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Joby Aviation lands $180M equity investment from returning backer Baillie Gifford

Baillie Gifford is buying nearly 44 million newly issued shares in Joby Aviation, a purchase that will provide a $180 million injection of capital into the company as it continues to develop all-electric aircraft for a commercial passenger service.

Joby Aviation said Wednesday as part of its first-quarter earnings report that it will sell 43,985,681 to the investing group at a price of $4.10 per share, a move that bolsters its balance sheet amid a stormy economic environment. The stock sale is expected to close May 5.

Joby Aviation shares closed Wednesday 1.49% higher at $4.10.

Notably, Joby said the funds "are expected to be used to accelerate Joby's early production, enabling the business to capitalize on near-term revenue opportunities without impacting the funds available to carry the company through to type certification of its electric vertical take-off and landing (eVTOL) aircraft."

That "near-term revenue" opportunity is the key phrase here and connected to Joby's announcement last week that it secured a $55 million contract from the U.S. Department of Defense. Under that deal, Joby will produce and supply nine aircraft to the military. The first two will be delivered to Edwards Air Force Base in early 2024.

"That's a really critical milestone as we think about shifting gears from R&D into real operation and, in turn, real revenue for the first time," Joby Chairman Paul Sciarra said in an interview Wednesday.

Baillie Gifford's investment allows Joby to protect its existing $978 million in cash, funds that are being used to develop and receive Federal Aviation Administration certification of its electric aircraft as well as launch a commercial taxi service, while also fulfilling its contract with the Department of Defense.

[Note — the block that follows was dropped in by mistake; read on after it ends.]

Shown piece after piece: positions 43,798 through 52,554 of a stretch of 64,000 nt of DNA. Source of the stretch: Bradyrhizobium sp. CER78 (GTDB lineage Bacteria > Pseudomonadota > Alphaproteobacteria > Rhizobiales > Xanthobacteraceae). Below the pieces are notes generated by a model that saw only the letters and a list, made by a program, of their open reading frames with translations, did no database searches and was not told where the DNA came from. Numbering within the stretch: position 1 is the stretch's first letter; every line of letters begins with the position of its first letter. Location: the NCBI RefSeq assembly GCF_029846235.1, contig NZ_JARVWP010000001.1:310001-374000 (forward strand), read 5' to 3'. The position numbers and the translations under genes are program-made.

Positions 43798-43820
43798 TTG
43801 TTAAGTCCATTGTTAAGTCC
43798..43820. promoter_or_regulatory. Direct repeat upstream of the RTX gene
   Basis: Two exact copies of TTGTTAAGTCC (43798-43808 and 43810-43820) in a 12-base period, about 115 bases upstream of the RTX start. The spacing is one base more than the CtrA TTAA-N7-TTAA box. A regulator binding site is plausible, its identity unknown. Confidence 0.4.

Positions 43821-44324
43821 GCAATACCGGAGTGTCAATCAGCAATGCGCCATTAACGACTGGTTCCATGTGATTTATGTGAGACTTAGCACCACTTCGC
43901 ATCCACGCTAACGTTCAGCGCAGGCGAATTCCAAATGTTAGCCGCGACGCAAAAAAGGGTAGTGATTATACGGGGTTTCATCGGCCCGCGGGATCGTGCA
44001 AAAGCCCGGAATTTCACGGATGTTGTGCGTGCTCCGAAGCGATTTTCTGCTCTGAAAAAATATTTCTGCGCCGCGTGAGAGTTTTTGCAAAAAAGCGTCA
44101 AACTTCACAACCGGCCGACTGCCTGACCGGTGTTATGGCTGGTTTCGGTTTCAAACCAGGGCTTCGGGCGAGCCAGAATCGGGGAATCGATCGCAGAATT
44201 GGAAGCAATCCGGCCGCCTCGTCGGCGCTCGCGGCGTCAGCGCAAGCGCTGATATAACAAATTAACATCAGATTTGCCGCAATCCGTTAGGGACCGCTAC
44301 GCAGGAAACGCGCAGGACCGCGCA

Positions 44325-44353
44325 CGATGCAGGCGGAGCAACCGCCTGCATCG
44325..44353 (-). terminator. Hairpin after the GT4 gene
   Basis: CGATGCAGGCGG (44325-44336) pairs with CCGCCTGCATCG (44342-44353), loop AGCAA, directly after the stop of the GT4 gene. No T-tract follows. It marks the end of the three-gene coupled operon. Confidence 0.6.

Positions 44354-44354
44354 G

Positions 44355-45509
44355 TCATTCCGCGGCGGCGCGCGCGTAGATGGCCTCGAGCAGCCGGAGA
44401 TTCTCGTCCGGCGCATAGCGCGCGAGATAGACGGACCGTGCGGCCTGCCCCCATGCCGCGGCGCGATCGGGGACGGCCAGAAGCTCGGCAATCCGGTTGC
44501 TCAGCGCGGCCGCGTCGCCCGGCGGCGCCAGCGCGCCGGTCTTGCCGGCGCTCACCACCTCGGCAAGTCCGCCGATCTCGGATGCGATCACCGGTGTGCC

"As we think about kind of steeping up that earlier production curve, building more aircraft than we might otherwise, delivering those to the new customer — when it comes to the sort of cash flow, you know, we felt like it made sense to ensure that we had a little bit more buffer so that we had an opportunity to really capitalize on what we think is a big opportunity, Sciarra explained on Wednesday's earnings call.

Baillie Gifford is already a Joby investor. In January 2020, the company invested $15 million as part of Joby's $590 million Series C funding round that was led by Toyota. A year later, Baillie Gifford made a $49 million investment in the private investment in public equity (or PIPE) that was associated with Joby's IPO via a merger with Reinvent Technology Partners, a special purpose acquisition company from well-known investor and LinkedIn co-founder Reid Hoffman and Zynga founder Mark Pincus.

Joby has been working for more than a decade to develop, certify and produce an electric vertical take-off and landing (eVTOL) aircraft that will be used as a commercial taxi service in cities.

“Already in 2023 we’ve achieved significant milestones in production, testing and funding, and I’m incredibly excited about our progress as we move towards our goal of launching commercial service in 2025," Joby founder and CEO JoeBen Bevirt said in a statement. “The decision by Baillie Gifford to invest further in Joby is a testament to their long-term belief in the electrification of transportation and their track record speaks for itself. We couldn’t be more proud to have their support."

Joby reported Wednesday a net income loss of $113.4 million, an 82% increase from the $62.3 million loss in the same period last year. The company said the higher net loss compared to the first quarter in 2022 was primarily due to lower income of of $45.7 million and higher operating expenses of $5.4 million. Joby doesn't generate revenue from its taxi service since the company is still in the process of certifying its aircraft. The reduction in other income was due to unfavorable revaluation of derivative liabilities in the first quarter and the non-recurrence of income from our equity method investment, partly offset by higher interest income on our short-term investments, according to the report.

As any company that has yet to commercialize its product, Joby is spending capital. But the company did still have $978 million in cash and short-term marketable securities at the end of the quarter. That figure doesn't include this fresh $180 million from Baillie Gifford.

This story is developing ...